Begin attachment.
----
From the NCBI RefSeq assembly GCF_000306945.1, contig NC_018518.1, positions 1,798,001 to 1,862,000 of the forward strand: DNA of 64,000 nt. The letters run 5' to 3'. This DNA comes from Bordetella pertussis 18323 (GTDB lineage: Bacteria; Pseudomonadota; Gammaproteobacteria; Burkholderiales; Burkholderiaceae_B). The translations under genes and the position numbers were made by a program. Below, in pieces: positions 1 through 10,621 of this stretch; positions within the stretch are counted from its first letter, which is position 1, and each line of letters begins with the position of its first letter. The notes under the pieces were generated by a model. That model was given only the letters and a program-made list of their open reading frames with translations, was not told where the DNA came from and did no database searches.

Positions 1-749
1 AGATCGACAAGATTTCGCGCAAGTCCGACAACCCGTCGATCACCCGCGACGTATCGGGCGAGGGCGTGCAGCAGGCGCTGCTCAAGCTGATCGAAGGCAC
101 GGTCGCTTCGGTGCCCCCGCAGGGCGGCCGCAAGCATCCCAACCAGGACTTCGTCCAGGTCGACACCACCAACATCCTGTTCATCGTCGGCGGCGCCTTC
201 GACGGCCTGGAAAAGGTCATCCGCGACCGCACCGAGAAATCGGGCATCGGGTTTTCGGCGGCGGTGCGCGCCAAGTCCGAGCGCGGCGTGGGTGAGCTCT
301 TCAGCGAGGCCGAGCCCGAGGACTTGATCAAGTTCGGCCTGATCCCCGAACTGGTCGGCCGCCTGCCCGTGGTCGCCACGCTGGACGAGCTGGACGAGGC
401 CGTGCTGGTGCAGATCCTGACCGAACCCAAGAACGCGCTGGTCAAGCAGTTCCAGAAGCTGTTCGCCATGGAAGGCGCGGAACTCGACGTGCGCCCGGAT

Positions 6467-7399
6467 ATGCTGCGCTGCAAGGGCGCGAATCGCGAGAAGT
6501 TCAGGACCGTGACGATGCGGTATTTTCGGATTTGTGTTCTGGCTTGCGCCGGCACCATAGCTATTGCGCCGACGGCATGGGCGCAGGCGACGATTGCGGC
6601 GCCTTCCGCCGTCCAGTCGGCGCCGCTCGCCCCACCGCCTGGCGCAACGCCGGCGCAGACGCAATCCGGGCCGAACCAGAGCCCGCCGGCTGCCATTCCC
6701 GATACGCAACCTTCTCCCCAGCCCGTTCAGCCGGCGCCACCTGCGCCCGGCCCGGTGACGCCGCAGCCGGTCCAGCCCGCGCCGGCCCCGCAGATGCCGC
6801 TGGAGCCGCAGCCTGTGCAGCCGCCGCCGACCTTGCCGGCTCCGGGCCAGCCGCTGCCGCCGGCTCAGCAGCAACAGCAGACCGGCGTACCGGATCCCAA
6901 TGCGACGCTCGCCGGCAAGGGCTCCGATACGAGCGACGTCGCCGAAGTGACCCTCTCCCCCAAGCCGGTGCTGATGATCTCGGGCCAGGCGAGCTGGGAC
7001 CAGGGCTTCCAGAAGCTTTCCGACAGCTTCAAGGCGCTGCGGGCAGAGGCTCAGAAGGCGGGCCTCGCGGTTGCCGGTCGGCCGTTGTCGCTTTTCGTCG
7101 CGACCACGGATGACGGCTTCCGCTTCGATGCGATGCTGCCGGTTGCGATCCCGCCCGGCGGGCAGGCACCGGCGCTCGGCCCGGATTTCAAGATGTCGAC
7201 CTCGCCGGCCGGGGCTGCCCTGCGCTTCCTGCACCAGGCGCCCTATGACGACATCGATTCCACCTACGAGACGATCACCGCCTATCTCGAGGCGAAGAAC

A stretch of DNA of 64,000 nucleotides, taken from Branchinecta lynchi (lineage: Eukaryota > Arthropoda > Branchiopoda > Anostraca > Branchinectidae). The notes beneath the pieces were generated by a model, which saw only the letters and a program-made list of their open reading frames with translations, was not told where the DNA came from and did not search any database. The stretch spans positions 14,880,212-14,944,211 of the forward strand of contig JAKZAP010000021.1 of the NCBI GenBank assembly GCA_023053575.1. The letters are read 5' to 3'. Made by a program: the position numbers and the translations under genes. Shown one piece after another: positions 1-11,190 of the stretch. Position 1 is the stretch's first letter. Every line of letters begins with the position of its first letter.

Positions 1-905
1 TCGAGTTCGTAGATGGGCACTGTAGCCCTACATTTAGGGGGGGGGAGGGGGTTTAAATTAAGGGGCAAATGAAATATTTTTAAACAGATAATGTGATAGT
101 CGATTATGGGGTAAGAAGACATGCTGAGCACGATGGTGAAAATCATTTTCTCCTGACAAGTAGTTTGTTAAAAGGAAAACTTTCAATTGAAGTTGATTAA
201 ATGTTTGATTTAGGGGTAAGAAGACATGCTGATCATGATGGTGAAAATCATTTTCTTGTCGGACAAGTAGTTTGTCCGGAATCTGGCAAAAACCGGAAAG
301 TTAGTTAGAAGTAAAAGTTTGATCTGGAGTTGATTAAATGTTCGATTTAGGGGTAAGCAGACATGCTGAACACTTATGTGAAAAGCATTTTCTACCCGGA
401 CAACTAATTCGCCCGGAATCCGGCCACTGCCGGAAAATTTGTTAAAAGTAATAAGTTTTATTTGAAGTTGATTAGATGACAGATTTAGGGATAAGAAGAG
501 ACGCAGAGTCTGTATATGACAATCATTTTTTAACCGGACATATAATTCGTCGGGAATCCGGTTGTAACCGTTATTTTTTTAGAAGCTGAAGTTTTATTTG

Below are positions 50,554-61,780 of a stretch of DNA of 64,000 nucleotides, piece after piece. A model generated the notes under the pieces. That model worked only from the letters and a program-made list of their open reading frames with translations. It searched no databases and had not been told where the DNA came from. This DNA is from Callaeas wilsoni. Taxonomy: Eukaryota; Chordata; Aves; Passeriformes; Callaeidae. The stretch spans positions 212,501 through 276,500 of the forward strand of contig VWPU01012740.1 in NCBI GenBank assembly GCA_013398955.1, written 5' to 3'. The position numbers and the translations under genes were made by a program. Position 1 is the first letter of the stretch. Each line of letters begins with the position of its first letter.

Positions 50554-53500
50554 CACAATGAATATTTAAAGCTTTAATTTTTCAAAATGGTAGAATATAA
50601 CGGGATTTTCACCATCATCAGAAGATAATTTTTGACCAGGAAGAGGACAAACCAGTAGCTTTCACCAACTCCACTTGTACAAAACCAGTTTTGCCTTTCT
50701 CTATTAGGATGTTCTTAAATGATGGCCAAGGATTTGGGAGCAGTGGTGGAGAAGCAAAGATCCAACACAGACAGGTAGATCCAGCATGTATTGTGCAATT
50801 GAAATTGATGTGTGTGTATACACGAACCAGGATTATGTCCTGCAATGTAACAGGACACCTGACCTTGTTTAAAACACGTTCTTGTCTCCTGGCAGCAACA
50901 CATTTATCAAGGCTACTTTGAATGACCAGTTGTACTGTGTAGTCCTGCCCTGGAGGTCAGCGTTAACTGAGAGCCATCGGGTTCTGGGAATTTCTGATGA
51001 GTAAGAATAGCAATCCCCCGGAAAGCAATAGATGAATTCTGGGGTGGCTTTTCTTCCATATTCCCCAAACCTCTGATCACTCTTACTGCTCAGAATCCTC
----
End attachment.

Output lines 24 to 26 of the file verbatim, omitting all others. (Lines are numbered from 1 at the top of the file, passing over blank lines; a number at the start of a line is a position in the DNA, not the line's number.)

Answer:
401 CAACTAATTCGCCCGGAATCCGGCCACTGCCGGAAAATTTGTTAAAAGTAATAAGTTTTATTTGAAGTTGATTAGATGACAGATTTAGGGATAAGAAGAG
501 ACGCAGAGTCTGTATATGACAATCATTTTTTAACCGGACATATAATTCGTCGGGAATCCGGTTGTAACCGTTATTTTTTTAGAAGCTGAAGTTTTATTTG

Below are positions 50,554-61,780 of a stretch of DNA of 64,000 nucleotides, piece after piece. A model generated the notes under the pieces. That model worked only from the letters and a program-made list of their open reading frames with translations. It searched no databases and had not been told where the DNA came from. This DNA is from Callaeas wilsoni. Taxonomy: Eukaryota; Chordata; Aves; Passeriformes; Callaeidae. The stretch spans positions 212,501 through 276,500 of the forward strand of contig VWPU01012740.1 in NCBI GenBank assembly GCA_013398955.1, written 5' to 3'. The position numbers and the translations under genes were made by a program. Position 1 is the first letter of the stretch. Each line of letters begins with the position of its first letter.